APS delays consideration of risky pension bet

Continuing coverage

The Atlanta Journal-Constitution first reported earlier this year that Atlanta Public Schools was considering adopting a potentially risky investment strategy to shore up an under-funded pension plan. Reporters Mark Niesse and Russell Grantham analyzed APS financial data and investigated pension-obligation-bond deals in other states to find out how a similar deal could play out for APS.

The Atlanta school board voted Monday night to effectively delay consideration of a controversial proposal to fund an Atlanta Public Schools pension fund by borrowing money to bet on the stock market.

Earlier this year, the APS board had discussed selling up to $540 million worth of bonds to shore up a district pension fund, one of the worst-funded pension plans in Georgia.

Critics called selling bonds a risky strategy that could exaggerate losses if the stock market slumps. But district officials said selling bonds could save the district money by taking advantage of historically low interest rates and giving the school system breathing room to invest the proceeds for the long haul.

Instead of selling bonds now, APS will reduce its pension fund payments in the short term. But the district is still seeking a long-term solution for its pension woes — and that solution could still include selling bonds, said Jason Esteves, co-chairman of a task force studying the issue.

“This resolution by no means is necessarily the end of the conversation,” Esteves said Monday evening.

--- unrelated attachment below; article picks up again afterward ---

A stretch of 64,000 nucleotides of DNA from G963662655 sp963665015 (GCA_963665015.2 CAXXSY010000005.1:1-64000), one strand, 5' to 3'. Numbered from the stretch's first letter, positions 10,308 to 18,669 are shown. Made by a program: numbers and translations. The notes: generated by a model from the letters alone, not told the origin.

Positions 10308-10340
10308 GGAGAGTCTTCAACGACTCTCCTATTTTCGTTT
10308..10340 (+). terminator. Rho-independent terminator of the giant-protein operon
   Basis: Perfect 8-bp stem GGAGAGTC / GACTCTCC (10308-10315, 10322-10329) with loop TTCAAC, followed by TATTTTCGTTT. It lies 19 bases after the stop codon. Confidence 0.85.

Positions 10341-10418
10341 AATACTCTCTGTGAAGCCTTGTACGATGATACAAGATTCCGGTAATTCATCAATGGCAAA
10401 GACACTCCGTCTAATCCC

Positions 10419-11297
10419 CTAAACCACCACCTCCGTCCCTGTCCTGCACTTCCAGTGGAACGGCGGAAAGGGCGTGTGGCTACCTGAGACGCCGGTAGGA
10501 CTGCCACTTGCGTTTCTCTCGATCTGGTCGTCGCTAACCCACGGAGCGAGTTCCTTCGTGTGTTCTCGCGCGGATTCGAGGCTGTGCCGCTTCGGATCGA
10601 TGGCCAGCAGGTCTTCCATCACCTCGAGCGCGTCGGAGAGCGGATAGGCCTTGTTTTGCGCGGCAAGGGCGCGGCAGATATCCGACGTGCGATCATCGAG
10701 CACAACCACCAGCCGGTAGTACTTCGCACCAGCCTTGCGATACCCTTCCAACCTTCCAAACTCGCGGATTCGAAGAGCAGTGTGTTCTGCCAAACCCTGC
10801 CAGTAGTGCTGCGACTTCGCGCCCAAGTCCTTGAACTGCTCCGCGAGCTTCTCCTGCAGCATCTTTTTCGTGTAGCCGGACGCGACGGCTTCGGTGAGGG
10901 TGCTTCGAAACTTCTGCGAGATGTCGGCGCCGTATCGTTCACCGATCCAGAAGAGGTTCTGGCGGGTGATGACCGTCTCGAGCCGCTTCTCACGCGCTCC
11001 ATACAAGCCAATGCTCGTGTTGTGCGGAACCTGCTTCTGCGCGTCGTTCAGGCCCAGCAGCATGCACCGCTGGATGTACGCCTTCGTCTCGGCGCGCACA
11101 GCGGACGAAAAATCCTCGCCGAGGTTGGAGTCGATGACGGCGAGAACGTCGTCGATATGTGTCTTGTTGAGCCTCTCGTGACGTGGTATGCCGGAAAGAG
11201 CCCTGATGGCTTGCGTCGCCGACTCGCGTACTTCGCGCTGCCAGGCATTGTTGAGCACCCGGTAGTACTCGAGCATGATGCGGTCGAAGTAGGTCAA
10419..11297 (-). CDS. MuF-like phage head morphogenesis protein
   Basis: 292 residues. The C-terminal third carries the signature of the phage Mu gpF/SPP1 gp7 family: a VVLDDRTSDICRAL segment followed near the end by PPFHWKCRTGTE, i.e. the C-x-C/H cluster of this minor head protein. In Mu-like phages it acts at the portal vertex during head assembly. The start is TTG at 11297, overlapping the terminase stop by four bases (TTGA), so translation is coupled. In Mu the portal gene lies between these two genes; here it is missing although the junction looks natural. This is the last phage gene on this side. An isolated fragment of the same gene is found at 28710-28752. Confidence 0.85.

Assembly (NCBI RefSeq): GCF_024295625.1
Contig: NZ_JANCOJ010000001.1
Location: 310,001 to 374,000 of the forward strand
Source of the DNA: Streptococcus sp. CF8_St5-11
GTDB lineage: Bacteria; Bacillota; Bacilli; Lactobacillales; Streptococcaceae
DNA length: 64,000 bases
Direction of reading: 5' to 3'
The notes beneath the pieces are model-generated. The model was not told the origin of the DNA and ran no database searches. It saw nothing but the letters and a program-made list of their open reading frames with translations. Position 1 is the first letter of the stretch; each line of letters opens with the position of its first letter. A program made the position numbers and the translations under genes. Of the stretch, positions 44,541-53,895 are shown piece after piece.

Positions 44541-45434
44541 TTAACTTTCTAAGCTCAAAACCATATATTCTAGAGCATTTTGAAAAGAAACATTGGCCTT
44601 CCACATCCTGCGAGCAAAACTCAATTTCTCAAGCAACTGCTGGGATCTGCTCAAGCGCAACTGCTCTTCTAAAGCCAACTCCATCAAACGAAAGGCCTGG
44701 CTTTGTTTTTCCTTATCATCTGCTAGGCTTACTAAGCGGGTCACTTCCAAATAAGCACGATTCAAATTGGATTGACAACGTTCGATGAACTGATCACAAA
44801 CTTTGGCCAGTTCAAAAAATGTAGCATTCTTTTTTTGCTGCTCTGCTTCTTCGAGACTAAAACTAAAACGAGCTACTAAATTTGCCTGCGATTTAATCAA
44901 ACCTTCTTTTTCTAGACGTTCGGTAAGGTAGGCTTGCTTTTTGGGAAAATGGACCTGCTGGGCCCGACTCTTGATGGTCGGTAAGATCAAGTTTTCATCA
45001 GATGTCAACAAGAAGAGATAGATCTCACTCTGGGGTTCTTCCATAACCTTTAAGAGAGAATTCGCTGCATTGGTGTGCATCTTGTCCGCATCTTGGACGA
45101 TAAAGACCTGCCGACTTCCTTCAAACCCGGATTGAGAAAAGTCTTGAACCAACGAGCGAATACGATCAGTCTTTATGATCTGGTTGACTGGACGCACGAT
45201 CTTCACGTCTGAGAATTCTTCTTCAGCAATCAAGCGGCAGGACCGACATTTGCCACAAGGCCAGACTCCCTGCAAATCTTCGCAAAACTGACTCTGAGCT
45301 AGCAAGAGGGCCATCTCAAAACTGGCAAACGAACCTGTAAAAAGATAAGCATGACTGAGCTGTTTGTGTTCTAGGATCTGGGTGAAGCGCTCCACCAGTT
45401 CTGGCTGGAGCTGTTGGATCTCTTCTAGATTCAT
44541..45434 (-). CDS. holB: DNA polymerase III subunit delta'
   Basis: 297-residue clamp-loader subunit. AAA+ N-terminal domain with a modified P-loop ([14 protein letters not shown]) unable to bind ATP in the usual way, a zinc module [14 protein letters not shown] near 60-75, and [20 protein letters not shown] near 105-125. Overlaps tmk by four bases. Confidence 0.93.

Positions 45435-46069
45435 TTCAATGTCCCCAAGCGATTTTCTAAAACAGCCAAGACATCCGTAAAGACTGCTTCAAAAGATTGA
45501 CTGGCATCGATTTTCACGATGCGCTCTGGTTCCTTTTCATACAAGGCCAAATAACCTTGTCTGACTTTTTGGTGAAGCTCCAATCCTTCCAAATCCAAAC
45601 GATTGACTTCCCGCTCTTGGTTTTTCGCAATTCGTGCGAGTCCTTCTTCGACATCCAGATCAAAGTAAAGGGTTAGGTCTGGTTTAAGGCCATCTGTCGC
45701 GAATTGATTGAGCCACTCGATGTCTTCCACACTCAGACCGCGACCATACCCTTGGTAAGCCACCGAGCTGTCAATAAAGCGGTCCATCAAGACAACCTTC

Reducing payments in the short term will allow the district to avoid cutting spending in other areas while the task force works out a long-term solution to APS’s $550 million unfunded pension liability, Esteves said.

That long-term solution could also include options such as increasing the district’s tax rate or limiting new pension members, Esteves said, though the latter option would be unlikely to produce significant savings because most participants in the pension are retired.

Monday’s APS vote means the district will delay fully funding the pension fund by four years. APS will pay less into the pension fund over the next 11 years than currently planned, but will make up for those savings in the following years, eventually paying an additional $30 million.

The pension debt has been building for at least 35 years. When many Atlanta teachers transferred from the school pension plan to the Teachers Retirement System of Georgia in the late 1970s, they brought most of the school retirement plan’s assets with them. About 3,100 active and retired school system employees, many of them bus drivers and custodians, remain in the pension plan, which is overseen by a city of Atlanta pension board.

Esteves said he expects the pension task force to produce a recommendation for a longer-term solution by the end of this year.